Je me souviens de la banlieue populaire des années 60 ; issus de l’exode rural et de l’immigration, les travailleurs y vivaient en bonne intelligence, et dans le plein emploi aux usines Renault de Billancourt tout près.
Aucun racisme contre les anciens immigrés ; dans cette cité-dortoir sans passé, tous étaient fiers d’être originaires d’un ailleurs historique : breton, savoyard, italien, espagnol, polonais... Petite nuance pour les Noirs africains qu’on trouvait rigolos (comme dans Tintin au Congo) ; les Antillais un peu cons qui ne rêvaient que d’astiquer leur BM d’occase le dimanche sur le parking. Les seuls qui posaient problème, déjà, c’étaient les Algériens qui se tenaient à l’écart dans la solitude, la peur, l’islam et la Sonacotra, et dont les jeunes, peu nombreux encore, foutaient déjà la merde : agressions de postiers, glaviots, insultes, bagarres...
Mais ce mélange tenait, fraternel, grâce à l’idéologie du travailleur collectif ; le respect de celui qu’on côtoie tous les jours sur le lieu de travail ; le travail partagé au quotidien qui rapproche les gens et abolit les préjugés. Cette solidarité ouvrière, internationaliste, inculquée par le Parti, qui s’opposait à l’ethnisme de droite aujourd’hui en vigueur chez tous les gauchistes. Un petit peuple des banlieues structurellement moins raciste que les petits-bourgeois et les commerçants ; quant aux grands bourgeois qui vivaient ailleurs, pour eux comme toujours la banlieue c’était du cinéma, voire de la science-fiction.
Alors que s’est-il passé ?
Crise du pétrole de 1973 et raréfaction de l’emploi, clament les gauchistes, marxistes quand ça les arrange.
Pourquoi la raréfaction de l’emploi aurait-elle dissous la morale ouvrière, quand la morale ouvrière, faite de conscience et de solidarité de classe, venait justement de sa lutte contre la misère ?
En général c’est plutôt l’embourgeoisement qui dissout la morale et les solidarités (les li-li-bo-bos en savent quelque chose). Or, le moins qu’on puisse dire c’est qu’en banlieue, depuis 1973, il n’y a pas eu embourgeoisement !
Le vrai changement vint du « regroupement familial », décrété par Giscard en 1974.
Alors qu’avec le « premier choc pétrolier », l’emploi devenait rare et l’immigration beaucoup moins nécessaire à l’économie nationale ; alors que la continuation de la politique gaullienne eût été de renvoyer chez eux ces travailleurs exploités, avec pécule et savoir-faire, le gouvernement de droite de l’époque, contre toute logique, décréta l’aberrant « regroupement familial ». Dorénavant ces travailleurs solitaires, maintenus jusque-là isolés de la population française, auraient le droit de faire venir leurs femmes, et tous les fils qui naîtraient de ces esclaves humiliés et de leurs épouses brutalement déportées deviendraient français !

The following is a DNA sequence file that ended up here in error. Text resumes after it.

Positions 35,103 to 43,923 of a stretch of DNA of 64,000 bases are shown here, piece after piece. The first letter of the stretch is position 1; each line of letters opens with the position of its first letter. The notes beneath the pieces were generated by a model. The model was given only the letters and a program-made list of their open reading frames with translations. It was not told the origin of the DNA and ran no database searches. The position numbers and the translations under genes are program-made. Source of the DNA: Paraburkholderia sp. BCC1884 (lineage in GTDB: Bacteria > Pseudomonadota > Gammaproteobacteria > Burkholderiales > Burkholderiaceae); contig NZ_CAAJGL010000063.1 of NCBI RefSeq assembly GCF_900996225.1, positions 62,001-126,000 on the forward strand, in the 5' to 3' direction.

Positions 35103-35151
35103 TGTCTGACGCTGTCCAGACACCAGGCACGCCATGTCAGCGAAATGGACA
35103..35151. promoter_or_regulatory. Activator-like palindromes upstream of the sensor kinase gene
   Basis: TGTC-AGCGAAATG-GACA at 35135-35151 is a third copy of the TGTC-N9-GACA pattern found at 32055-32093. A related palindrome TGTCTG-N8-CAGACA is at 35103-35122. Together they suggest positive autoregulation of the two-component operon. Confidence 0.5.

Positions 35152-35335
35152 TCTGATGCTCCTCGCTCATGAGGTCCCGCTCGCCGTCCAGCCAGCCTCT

Bombe à retardement, quand on songe que tout ces z’y va qui pourrissent aujourd’hui l’ambiance seraient encore dans les couilles de leur père !
Décision étrange, prétendument humaniste, qui a changé pour toujours le visage de la France et qui est peut-être en train de la foutre en l’air.
Bêtise ou... stratégie ?
Une fois de plus la bourgeoisie française, qui vit depuis toujours dans la terreur de son peuple de gauche (1793, 1848, 1871, Pétain...), choisit la politique du pire pour ne pas avoir à rogner sa rente et partager les richesses...
Le regroupement familial ne fut pas une naïveté humaniste de grand bourgeois qui plane, mais un projet pervers, dégueulasse : transformer les banlieues rouges à très forte conscience et solidarité de classe (avec un PCF à 30 %) en banlieues beurs.
Car on ne dira jamais assez à quel point la maghrébisation, l’africanisation, la tiers-mon-disation de la France ont fait baisser vertigineusement le niveau de civisme et de civilité de la population française. À quel point ce recul du niveau de conscience démocratique fut voulu par le patronat et le pouvoir : des voyous et des abrutis plutôt que des ouvriers conscients de leurs droits... et de leurs devoirs. Il y eut un procès Pétain, on peut rêver d’un procès Giscard.
Friday, November 25, 2005
Of course, and this goes without saying but is said in all seriousness, aliens from outer space should fully benefit from the Geneva Convention